The 10¢ Andrew Jackson (1767 – 1845) stamp honors the seventh president of the United States. Jackson won fame for his military victory at the battle of New Orleans in the War of 1812. Popular with the masses because of his “log cabin” beginnings, Jackson was a deft politician who created the Democratic party, the first modern political party in our nation’s history.
Jackson’s persona as a man of the people can best stated in his own words: “Every man is equally entitled to protection by law; but when the laws undertake to add artificial distinctions, to grant titles, gratuities, and exclusive privileges, to make the rich richer and to potent more powerful, the humble members of society–the farmers, mechanics, and laborers–who have neither the time nor the means of securing the favors to themselves, have a right to complain of the injustice of their government.”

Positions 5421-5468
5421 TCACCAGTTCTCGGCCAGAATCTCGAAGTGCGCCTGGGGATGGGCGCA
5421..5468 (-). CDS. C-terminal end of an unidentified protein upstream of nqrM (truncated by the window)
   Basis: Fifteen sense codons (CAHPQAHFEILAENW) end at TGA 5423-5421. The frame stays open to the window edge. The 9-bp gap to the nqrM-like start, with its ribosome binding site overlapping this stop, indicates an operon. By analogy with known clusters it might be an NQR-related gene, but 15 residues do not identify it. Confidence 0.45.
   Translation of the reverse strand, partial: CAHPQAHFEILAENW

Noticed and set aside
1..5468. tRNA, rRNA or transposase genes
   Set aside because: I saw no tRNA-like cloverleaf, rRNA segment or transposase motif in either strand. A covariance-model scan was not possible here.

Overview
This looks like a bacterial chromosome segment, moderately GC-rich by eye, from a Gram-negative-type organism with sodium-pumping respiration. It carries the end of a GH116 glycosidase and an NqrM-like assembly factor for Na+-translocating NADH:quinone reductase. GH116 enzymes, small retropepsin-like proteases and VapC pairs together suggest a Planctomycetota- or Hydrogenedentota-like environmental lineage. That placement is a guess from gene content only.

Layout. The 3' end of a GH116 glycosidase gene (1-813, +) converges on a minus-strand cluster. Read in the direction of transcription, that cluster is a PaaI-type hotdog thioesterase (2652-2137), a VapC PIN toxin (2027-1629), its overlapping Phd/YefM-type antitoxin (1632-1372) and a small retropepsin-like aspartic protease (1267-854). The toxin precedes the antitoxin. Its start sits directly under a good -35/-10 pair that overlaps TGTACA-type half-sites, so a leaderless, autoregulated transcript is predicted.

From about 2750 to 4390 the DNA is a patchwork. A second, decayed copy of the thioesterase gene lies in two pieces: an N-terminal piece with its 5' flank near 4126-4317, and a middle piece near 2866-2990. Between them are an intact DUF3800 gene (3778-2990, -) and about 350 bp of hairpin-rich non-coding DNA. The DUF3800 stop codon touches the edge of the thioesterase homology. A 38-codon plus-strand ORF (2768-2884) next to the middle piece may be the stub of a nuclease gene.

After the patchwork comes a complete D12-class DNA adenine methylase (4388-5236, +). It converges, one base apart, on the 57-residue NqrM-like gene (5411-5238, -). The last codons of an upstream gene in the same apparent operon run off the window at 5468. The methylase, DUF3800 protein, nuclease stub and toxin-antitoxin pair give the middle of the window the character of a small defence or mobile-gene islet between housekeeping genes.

The 10¢ lilac Jackson stamp was issued in Hermitage, Tennessee on Mar. 17, 1967, the 200th anniversary of Jackson’s birth. The stamp was produced in sheet format printed from plates of 400 and sold in panes of 100 stamps with gauge 11 x 10.5 perforations. The stamp, designed by Lester Beall was based on a portrait by Thomas Sully which hangs in the National Gallery of Art. The engravers were Arthur W. Dintaman (vignette) and Howard F. Sharpless (lettering).
The 10¢ Jackson stamp paid a variety of rates and services including the 10¢ domestic air mail letter, the return receipt fee and later the domestic first class letter rate, the third class single per 2 oz and foreign surface post card rates. The stamp was frequently used as multiples and in combination with other denominations to cover existing rates.